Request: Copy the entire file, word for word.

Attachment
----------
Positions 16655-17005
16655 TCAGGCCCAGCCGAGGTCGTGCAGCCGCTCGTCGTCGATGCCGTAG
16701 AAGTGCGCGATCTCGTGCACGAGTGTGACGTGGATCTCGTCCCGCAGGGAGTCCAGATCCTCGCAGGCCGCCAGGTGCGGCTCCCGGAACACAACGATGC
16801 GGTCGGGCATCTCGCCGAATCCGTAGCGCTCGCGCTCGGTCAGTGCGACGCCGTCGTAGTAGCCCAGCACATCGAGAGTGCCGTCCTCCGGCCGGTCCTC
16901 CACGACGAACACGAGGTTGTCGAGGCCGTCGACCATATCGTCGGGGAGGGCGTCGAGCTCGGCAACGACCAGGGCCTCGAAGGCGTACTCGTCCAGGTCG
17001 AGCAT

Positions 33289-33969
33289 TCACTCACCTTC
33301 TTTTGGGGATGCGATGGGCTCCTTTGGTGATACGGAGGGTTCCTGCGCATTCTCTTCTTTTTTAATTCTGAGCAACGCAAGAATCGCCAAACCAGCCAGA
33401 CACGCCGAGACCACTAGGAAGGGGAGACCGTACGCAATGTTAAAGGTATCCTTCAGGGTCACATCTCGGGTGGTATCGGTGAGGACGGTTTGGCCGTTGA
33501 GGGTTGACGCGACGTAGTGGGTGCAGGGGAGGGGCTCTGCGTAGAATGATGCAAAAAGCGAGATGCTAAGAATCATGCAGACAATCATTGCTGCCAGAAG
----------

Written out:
Positions 16655-17005
16655 TCAGGCCCAGCCGAGGTCGTGCAGCCGCTCGTCGTCGATGCCGTAG
16701 AAGTGCGCGATCTCGTGCACGAGTGTGACGTGGATCTCGTCCCGCAGGGAGTCCAGATCCTCGCAGGCCGCCAGGTGCGGCTCCCGGAACACAACGATGC
16801 GGTCGGGCATCTCGCCGAATCCGTAGCGCTCGCGCTCGGTCAGTGCGACGCCGTCGTAGTAGCCCAGCACATCGAGAGTGCCGTCCTCCGGCCGGTCCTC
16901 CACGACGAACACGAGGTTGTCGAGGCCGTCGACCATATCGTCGGGGAGGGCGTCGAGCTCGGCAACGACCAGGGCCTCGAAGGCGTACTCGTCCAGGTCG
17001 AGCAT

Positions 33289-33969
33289 TCACTCACCTTC
33301 TTTTGGGGATGCGATGGGCTCCTTTGGTGATACGGAGGGTTCCTGCGCATTCTCTTCTTTTTTAATTCTGAGCAACGCAAGAATCGCCAAACCAGCCAGA
33401 CACGCCGAGACCACTAGGAAGGGGAGACCGTACGCAATGTTAAAGGTATCCTTCAGGGTCACATCTCGGGTGGTATCGGTGAGGACGGTTTGGCCGTTGA
33501 GGGTTGACGCGACGTAGTGGGTGCAGGGGAGGGGCTCTGCGTAGAATGATGCAAAAAGCGAGATGCTAAGAATCATGCAGACAATCATTGCTGCCAGAAG